For measurement of plasma enrichment, 500 μL of plasma was pipetted into a glass tube containing the same volume of 15% sulfasalicylic acid. These samples were centrifuged at 3,000 rpm for 10 min. Supernatants were loaded into solid phase extraction columns to separate phenylalanine. Next, phenylalanine was eluted using 1 M ammonia hydroxide and dried overnight in a speedvac. Phenylalanine enrichment was then determined in tert-butyldimethylsilyl derivatives by gas chromatography-mass spectrometry (15).
For measurement of phenylalanine concentration and enrichment in muscle samples, an internal standard containing 3 μmol/L of L-[ring-13C6,15N] Phe was added to ∼30 mg of muscle. The muscle sample was homogenized twice in 10% perchloric acid. Samples were centrifuged at 3,000 rpm for 10 min. The supernatant was collected to measure free intracellular (unbound) amino acid concentration and enrichment (15). Enrichment of protein-bound phenylalanine was determined by thoroughly washing muscle pellets with saline and alcohol, drying them overnight at 50°C (16), and hydrolyzing the dry protein pellets by an overnight incubation in 6 N HCl at 110°C. The bound protein hydrolyzate and intracellular supernatant were processed by the same method as blood samples. Isotopic enrichments in blood and muscle samples were measured on an Agilent 6890 gas chromatograph-mass spectrometer. Ions were selectively monitored at mass-to-charge (m/z) ratios of 336, 337, 340, 342, and 346 for phenylalanine enrichment. Isotopic enrichments were expressed as tracer-to-tracee ratio. Muscle concentrations of free intracellular phenylalanine were calculated from the internal standard.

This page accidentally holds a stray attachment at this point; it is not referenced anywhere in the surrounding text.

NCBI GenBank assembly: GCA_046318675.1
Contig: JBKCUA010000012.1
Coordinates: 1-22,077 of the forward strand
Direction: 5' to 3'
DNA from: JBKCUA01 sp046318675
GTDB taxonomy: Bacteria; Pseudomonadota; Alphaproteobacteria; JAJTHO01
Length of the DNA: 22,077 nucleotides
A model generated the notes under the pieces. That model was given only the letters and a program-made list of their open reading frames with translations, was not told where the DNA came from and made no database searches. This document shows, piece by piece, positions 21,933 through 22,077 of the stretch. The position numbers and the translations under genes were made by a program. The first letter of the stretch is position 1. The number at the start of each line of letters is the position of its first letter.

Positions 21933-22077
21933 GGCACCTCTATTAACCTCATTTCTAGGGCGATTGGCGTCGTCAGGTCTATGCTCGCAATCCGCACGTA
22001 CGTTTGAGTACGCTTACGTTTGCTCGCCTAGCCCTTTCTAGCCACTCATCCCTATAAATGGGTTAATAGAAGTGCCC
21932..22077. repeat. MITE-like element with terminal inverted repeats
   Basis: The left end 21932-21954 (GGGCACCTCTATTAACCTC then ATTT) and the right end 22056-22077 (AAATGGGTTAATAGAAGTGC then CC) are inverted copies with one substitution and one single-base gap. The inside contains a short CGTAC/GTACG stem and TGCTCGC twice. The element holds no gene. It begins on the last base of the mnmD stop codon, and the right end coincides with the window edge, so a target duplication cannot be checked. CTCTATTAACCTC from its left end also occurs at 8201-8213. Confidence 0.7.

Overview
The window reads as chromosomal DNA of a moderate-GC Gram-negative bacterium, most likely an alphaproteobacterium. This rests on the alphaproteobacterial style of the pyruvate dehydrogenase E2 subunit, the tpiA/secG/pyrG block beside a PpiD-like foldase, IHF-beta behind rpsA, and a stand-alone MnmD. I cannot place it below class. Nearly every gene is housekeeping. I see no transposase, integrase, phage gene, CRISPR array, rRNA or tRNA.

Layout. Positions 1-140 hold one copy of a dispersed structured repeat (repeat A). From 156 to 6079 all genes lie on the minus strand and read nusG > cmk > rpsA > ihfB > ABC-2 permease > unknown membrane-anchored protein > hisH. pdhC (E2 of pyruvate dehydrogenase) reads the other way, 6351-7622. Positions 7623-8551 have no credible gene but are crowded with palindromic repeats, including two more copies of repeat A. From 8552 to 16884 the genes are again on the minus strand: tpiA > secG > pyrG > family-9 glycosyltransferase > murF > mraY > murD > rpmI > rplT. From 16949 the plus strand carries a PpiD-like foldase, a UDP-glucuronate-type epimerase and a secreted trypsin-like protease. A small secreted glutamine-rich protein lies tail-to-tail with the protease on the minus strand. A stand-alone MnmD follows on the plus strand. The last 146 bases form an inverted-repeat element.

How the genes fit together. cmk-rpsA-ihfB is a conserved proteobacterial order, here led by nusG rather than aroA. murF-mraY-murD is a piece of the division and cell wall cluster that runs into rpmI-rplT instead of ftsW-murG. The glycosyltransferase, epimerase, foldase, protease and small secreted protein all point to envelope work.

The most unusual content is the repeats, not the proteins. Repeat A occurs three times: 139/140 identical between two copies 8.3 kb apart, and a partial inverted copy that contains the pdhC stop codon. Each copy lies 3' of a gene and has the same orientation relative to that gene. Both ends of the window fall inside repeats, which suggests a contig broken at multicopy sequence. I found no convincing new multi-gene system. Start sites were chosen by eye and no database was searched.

Muscle FSR was calculated according to the precursor-product method. The value for the precursor was the area under the decay curve for intracellular phenylalanine enrichment, and the product was the change in bound enrichment over time (Eq. (1)). FBR was calculated from the decay in intracellular and plasma enrichment E (10), in which the ratio of bound to free intracellular phenylalanine is represented by QM/T. The amount of free phenylalanine in the muscle sample was measured and normalized to micromoles of free phenylalanine per gram of muscle. It has previously been shown that 1 g of dry muscle protein contains 150 μmol of phenylalanine (17). The content of protein-bound phenylalanine in 1 g of muscle was calculated by [(250 μmol/g) × (percent dry protein in muscle)].
A mixed multiple analysis of variance related each outcome (FSR, FBR, and net balance) to the time points (2 wk, 4 wk, 6 mo, 12 mo) and the potentially prognostic covariates of age and burned TBSA, blocking on subject. Differences among time points were assessed by Tukey-adjusted contrasts. An analysis of variance was performed with a compound symmetry correlation structure to compensate for repeated measures and with weighting per time point to compensate for heterogeneity of variance. Values for burned patient outcomes at each time point were compared to values from healthy subjects by Student t test. Statistical analyses were performed using R statistical software (R Core Team, 2013, version 3.1.1). A 95% level of confidence was assumed. Values are reported as mean ± SE. Statistical significance was accepted when P ≤ 0.05.